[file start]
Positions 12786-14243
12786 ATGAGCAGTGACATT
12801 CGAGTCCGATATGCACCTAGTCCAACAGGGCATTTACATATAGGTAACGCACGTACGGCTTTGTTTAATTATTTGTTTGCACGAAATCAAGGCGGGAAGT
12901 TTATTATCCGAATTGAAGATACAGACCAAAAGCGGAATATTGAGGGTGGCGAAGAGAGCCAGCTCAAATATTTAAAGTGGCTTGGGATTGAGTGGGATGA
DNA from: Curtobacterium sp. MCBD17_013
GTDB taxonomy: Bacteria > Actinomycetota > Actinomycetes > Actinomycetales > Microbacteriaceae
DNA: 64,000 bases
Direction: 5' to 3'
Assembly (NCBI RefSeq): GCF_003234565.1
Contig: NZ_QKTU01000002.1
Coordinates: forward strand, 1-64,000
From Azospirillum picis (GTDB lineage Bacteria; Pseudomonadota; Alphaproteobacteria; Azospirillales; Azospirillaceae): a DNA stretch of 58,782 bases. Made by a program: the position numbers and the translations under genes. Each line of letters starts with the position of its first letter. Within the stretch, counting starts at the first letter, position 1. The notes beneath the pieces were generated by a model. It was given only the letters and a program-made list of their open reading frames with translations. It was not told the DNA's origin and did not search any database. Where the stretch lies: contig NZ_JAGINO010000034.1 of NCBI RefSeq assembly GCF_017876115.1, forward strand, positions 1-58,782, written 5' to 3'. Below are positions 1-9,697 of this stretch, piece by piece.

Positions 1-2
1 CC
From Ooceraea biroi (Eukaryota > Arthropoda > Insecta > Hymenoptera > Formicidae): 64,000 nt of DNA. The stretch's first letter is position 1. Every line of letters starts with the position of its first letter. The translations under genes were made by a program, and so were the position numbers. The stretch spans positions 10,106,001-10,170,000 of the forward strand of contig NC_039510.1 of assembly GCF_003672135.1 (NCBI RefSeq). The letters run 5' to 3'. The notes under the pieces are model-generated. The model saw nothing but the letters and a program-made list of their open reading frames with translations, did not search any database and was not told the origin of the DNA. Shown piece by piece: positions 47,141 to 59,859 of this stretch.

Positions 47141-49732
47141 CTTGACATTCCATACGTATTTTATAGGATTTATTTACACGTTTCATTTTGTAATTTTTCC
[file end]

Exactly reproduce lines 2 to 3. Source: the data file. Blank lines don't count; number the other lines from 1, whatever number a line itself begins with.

12786 ATGAGCAGTGACATT
12801 CGAGTCCGATATGCACCTAGTCCAACAGGGCATTTACATATAGGTAACGCACGTACGGCTTTGTTTAATTATTTGTTTGCACGAAATCAAGGCGGGAAGT